Roz O'Connor

I wonder if anyone remembers me. I worked with Jennifer Blocksidge and Ricki Bourke in the mid-60s and early 70s before taking off to live in South Africa. I have very fond memories of Jennifer, Ricki, Jane Atkins, Kathy Bourke and others like Barry Otto who went on to become a professional in film as well as stage. Babette Stephens was a strict taskmaster but through her we knew the meaning of being professional in our productions. Her bark was worse than her bite when you got to know her, but we were young and she did seem intimidating at first. Through Brisbane Repertory I learnt so very much - such as how to observe people and reproduce that on stage. I recall Ron Ray giving us voice lessons. He was an American from California. The one-act shows we toured with before the little house became La Boite and a theatre in the round where we were often in stitches. One night a props girl forgot to position the cigarette lighter. An audience member offered the lead a light! Barry Otto was in it but the lead's name has disappeared - It was Dinny and the Witches. We used the grass outside to change sometimes, as there just wasn't time to go far away. That's when one of the cast members started crawling around and whispering that she'd lost her contact lens! It was touch-and-go as we all sank down gingerly on the grass to help her find it - only just in time before our next entrance. I believe the days spent there were among the best of my life and I'm grateful. I went on to become a professional writer and am in the process of publishing my first book - Deep Talk. It's not fiction but the next will be a novel and I will apply the same training I learnt at Brisbane Repertory to produce believable characters. Thank you all for the part you played in the shaping of my life. Love to all the old members who knew me, Judy Barnes (nee Hawkins)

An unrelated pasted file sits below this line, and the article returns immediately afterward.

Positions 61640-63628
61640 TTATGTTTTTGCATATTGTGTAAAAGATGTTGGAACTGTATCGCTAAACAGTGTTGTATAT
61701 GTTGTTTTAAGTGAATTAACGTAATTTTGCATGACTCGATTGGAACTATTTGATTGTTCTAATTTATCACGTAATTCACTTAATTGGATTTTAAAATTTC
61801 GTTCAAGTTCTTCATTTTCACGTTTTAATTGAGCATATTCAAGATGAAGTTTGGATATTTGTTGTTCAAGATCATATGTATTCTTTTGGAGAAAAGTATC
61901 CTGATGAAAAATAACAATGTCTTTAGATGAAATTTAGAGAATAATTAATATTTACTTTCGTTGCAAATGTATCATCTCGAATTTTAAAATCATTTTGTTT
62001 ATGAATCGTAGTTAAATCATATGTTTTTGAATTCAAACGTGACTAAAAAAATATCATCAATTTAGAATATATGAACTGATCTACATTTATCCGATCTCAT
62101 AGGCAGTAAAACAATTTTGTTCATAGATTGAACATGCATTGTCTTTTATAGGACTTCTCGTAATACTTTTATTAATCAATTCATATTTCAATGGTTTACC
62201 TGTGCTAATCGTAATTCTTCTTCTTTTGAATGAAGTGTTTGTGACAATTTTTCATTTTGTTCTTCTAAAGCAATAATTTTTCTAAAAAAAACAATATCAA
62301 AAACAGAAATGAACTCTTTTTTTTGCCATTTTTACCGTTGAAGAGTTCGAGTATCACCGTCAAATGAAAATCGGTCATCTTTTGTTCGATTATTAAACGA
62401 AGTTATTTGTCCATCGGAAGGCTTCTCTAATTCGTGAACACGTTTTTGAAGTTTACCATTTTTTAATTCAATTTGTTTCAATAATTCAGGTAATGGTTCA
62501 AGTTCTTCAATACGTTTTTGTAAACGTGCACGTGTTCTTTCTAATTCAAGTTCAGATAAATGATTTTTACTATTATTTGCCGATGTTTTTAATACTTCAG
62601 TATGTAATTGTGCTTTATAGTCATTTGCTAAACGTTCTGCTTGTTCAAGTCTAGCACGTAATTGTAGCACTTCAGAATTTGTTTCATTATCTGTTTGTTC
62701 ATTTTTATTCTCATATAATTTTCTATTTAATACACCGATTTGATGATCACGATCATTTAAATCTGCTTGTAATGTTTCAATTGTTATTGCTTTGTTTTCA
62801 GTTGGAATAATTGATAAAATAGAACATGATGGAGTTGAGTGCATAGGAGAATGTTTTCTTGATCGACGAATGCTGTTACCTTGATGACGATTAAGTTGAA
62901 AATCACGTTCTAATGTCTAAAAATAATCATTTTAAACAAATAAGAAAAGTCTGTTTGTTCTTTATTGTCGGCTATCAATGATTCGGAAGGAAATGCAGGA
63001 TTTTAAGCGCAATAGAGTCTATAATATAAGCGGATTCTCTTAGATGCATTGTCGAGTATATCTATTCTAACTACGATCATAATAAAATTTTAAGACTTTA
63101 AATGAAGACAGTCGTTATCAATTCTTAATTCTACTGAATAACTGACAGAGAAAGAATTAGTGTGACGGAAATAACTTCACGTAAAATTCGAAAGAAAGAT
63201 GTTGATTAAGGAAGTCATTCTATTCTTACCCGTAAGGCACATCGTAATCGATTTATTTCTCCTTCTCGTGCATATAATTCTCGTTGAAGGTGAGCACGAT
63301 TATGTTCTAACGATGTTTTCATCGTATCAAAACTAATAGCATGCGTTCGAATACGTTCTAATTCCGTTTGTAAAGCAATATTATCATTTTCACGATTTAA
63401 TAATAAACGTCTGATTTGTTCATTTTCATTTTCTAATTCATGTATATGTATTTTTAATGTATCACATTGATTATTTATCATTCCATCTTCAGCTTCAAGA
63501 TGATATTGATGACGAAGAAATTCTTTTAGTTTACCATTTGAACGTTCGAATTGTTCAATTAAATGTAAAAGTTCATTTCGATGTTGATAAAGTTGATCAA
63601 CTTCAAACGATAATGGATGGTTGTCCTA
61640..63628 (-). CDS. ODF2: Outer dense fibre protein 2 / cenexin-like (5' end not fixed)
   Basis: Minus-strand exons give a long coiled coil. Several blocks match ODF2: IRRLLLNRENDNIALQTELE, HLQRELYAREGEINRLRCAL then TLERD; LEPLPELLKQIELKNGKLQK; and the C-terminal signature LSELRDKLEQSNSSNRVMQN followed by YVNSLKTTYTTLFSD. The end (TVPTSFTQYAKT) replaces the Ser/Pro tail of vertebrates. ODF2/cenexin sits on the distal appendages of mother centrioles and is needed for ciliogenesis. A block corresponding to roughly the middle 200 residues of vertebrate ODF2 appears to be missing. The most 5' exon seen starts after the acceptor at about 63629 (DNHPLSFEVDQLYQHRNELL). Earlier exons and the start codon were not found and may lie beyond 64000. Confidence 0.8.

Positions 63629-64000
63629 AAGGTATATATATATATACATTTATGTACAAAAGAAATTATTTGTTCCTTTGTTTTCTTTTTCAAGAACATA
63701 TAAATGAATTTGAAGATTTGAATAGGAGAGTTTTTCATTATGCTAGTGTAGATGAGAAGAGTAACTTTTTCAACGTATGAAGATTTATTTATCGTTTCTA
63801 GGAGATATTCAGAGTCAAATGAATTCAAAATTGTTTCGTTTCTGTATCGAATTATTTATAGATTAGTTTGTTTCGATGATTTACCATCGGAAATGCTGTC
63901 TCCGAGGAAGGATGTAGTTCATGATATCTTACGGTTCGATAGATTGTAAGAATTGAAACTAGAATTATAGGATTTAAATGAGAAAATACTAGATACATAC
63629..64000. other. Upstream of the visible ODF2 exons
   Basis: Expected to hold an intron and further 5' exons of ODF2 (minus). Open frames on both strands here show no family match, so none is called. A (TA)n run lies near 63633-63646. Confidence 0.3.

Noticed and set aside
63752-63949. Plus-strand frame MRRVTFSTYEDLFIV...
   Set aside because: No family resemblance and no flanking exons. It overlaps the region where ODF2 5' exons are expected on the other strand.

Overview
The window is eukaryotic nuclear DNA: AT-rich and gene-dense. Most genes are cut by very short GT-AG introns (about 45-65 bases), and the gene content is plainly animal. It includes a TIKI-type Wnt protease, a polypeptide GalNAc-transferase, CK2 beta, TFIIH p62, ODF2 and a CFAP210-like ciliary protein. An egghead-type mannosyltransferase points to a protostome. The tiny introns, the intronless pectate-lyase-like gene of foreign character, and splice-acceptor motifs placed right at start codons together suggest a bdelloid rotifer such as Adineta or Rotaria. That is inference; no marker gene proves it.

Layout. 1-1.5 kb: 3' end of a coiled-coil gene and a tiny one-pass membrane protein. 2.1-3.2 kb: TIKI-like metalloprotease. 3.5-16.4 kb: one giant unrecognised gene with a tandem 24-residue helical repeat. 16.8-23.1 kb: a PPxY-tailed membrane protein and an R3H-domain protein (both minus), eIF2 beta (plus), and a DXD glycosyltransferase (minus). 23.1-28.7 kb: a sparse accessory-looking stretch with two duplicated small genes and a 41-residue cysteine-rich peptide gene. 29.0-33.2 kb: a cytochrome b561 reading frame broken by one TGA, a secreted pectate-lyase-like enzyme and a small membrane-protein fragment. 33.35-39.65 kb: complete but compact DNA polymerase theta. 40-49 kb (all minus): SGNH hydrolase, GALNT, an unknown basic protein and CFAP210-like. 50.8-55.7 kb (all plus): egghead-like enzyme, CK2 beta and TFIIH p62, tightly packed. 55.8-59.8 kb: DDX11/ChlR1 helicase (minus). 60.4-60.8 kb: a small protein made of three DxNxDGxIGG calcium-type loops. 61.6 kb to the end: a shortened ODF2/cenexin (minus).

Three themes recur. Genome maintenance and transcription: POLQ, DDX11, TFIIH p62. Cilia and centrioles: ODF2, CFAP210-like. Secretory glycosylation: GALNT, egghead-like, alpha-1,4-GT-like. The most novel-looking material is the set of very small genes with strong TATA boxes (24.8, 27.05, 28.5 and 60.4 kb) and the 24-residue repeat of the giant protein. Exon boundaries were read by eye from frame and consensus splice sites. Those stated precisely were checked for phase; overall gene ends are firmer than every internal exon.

Judy Barnes (nee Hawkins)